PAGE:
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George S. Day and Paul J.H. Schoemaker  |  November 21, 2019

The Importance of Vigilance

How Companies Can Avoid Missing the Boat with Vigilant Leadership

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See Sooner Act Faster coverEditor’s note: See Sooner, Act Faster, the new book from strategy experts George S. Day and Paul J.H. Schoemaker, explores how companies can use vigilant leadership to stay ahead of problems. In the following excerpt, the authors argue that some big scandals plaguing companies like Facebook and Wells Fargo could have been avoided.

We live in an increasingly turbulent world, filled with both leadership dilemmas and unlimited opportunities.

This relentless turbulence can be managed, just as whitewater rapids are navigable with a vigilant guide. But it demands different capabilities from those used to manage the current operations. Leadership teams need their organizations to become more vigilant and able to navigate the increasing turbulence magnified by the inexorable process of moving from analog to digital.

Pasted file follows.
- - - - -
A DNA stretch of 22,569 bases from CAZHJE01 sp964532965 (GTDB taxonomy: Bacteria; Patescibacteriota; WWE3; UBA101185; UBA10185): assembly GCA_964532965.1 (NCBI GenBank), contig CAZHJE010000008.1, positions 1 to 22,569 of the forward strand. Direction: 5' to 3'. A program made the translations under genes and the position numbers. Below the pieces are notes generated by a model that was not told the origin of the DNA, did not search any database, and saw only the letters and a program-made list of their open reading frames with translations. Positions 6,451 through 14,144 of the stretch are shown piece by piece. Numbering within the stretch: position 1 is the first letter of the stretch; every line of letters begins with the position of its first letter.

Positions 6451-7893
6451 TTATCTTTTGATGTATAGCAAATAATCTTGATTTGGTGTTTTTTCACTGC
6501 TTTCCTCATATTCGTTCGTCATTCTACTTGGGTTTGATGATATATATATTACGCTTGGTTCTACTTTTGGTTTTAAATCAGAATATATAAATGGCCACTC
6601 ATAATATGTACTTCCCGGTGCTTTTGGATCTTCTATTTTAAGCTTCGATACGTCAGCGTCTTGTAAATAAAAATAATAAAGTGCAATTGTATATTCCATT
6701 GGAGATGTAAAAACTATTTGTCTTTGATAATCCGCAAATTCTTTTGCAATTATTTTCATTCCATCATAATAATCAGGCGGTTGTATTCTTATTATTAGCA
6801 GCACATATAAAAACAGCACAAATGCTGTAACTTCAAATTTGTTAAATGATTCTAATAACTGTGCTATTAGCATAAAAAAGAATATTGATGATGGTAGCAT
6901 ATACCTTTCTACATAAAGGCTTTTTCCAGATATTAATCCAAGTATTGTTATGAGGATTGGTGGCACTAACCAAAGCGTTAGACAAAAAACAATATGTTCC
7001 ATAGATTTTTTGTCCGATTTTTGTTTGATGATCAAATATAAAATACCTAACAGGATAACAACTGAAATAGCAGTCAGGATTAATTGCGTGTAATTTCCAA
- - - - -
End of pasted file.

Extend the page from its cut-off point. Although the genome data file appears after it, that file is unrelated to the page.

Vigilant firms have greater foresight than their rivals. Charles Schwab was early to see and act on the promise of “robo-advisors,” GM jumped ahead of Ford in the world of autonomous cars, and Novartis led others in equipping their sales teams with a digital platform to access medical expertise for doctors in real time. Such vigilant firms win at the expense of their slower rivals. Vulnerable firms, on the other hand, often misread early signals of external threats or internal organizational challenges. Honeywell stumbled when Nest Labs came out first with a sleek, Internet-enabled thermostat, an early tool in the creation of the nascent “smart home.” Volkswagen crippled itself with revelations that it created intelligent systems inside its cars to fake emissions test results. Dansk Bank, Denmark’s largest lender, spiraled down from being one of Europe’s most respected banks after being caught in a massive, 200-billion-euro money-laundering scandal in which it ignored many red flags.